Musk Ox Decline Is Not Our Fault

Musk oxen are Arctic mammals with thick coats of hair and curved horns. Although they resemble oxen, they are actually more closely relate to mountain goats and sheep than they are to cattle. The decline of the musk ox population that started around 12,000 years ago was likely a result of changing climate, not human hunting, a new study suggests. (Image credit: Tim Bowman, U.S. Fish and Wildlife Service.)

Humans have played a role in the extinction of many animals over the years, but when it comes to the musk ox — an Arctic mammal that started to decline around 12,000 years ago — we might be off the hook, at least for the downturns that took place long ago, a new study says.

"We found that, although human and musk ox populations overlapped in many regions across the globe, humans probably were not responsible for the decline and eventual extinction of musk oxen across much of their former range," said study author Beth Shapiro of Penn State University.

The study is the first to use ancient musk ox DNA collected across the animal's former stomping grounds to test for human impacts on the population, she said.

Not really oxen

Musk oxen are stocky, hooved animals with a thick coat of hair and curved horns. Although they look similar to oxen, they are actually more closely related to mountain goats and sheep than they are to cattle. The males, whose strong musky odor gave rise to the species name, stand about 4.4 feet (1.4 meters) tall and weigh about 750 pounds (340 kilograms). 

These mammals were once plentiful across the entire Northern Hemisphere, but they now exist almost solely in Greenland and number only about 80,000 to 125,000 individuals.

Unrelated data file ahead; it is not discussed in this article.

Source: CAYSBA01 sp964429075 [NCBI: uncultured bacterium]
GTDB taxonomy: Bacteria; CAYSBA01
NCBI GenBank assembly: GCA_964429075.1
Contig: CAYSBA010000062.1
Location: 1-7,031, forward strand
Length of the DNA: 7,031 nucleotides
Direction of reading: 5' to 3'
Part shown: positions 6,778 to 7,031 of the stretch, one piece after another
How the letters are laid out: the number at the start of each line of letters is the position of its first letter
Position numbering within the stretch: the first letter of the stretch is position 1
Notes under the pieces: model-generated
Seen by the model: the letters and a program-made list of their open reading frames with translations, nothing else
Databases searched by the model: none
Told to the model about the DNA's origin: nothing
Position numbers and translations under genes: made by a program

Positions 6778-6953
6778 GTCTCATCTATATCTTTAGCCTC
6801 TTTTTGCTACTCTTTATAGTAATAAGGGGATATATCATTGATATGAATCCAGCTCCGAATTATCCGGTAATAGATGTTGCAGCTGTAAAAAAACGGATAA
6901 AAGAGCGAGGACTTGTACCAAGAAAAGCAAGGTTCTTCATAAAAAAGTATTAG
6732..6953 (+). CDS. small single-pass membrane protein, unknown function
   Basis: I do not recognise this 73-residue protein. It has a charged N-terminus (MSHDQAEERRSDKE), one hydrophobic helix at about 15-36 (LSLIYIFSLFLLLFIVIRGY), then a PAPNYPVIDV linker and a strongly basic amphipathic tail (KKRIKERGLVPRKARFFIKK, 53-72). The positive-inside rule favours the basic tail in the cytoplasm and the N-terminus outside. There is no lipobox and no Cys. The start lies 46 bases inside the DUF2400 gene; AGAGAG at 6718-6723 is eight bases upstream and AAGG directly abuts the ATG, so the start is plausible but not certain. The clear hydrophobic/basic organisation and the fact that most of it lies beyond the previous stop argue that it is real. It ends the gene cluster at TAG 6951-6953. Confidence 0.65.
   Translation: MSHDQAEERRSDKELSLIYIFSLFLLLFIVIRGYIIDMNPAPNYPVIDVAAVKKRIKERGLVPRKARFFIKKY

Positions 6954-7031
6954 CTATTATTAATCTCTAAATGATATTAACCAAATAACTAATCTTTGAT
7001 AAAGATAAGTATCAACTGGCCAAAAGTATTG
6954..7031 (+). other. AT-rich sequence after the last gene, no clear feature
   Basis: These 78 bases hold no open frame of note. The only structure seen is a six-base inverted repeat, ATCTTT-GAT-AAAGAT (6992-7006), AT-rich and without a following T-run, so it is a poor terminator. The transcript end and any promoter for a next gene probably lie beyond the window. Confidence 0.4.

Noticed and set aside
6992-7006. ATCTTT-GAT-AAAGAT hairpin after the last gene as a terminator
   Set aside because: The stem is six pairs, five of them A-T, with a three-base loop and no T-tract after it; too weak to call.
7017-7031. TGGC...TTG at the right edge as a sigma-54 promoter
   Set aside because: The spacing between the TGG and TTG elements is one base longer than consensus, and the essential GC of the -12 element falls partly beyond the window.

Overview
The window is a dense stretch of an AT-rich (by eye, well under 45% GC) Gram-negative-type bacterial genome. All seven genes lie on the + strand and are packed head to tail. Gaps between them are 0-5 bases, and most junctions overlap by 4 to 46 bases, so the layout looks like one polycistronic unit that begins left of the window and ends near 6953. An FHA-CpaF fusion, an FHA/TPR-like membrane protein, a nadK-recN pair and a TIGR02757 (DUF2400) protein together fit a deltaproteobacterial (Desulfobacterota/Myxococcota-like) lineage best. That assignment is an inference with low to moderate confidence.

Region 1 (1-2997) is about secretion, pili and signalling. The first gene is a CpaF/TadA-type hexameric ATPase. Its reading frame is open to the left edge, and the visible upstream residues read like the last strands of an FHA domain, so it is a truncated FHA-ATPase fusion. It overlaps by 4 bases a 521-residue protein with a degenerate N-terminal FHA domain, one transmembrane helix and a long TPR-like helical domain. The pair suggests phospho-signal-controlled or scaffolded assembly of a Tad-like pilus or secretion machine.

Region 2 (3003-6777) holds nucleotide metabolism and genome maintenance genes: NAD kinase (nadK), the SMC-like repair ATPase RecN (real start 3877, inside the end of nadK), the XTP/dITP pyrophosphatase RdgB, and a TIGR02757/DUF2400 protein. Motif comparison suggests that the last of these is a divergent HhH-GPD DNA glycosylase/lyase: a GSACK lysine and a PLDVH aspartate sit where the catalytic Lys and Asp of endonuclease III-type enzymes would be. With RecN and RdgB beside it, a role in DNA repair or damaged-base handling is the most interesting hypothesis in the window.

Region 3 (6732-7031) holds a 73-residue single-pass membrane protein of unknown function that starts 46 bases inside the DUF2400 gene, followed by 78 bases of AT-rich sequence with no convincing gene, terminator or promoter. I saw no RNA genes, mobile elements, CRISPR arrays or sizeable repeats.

Musk oxen were just one of several species to experience a decline at the end of the Pleistocene (an epoch from 2.58 million to 12,000 years ago), a period marked by both rapid environmental change and the spread of humans into new areas. Mammoths and woolly rhinoceroses went extinct at the end of this epoch.

On the other hand, horses, bison and caribou survived into the present day.

"The reasons for these drastically different survival patterns have been debated widely, with some scientists claiming that the extinctions were due largely to human hunting," Shapiro said. "Musk oxen provide a unique opportunity to study this question, because they suffered from a decline in their population that coincided with the Pleistocene extinctions, yet they still exist today."

Climate vs. hunting

Shapiro and her colleagues collected musk ox bones and other remains from animals that lived during different times, as early as 60,000 years ago, and compared DNA from these samples with musk oxen alive today. They used statistical methods to study how the genetic diversity of the populations changed through time.

The results show the species' genetic diversity increased and decreased frequently over the past 60,000 years, indicating fluctuation in the species' population size.

The genetic diversity did not appear to be affected by the arrival of humans into the animal's range, the researchers say. In fact, both humans and the musk ox arrived and expanded simultaneously in Greenland.

These results point to climate change as a more likely possibility for the species decline.

Past climate vulnerability indicates that current global warming could affect the musk oxen's survival in the near future. "There's a lot in the news about the plight of polar bears, but musk ox may be similarly at risk," said study team member Tom Gilbert of the University of Copenhagen.

The results are published this week in the journal Proceedings of the National Academy of Sciences.

Live Science Staff
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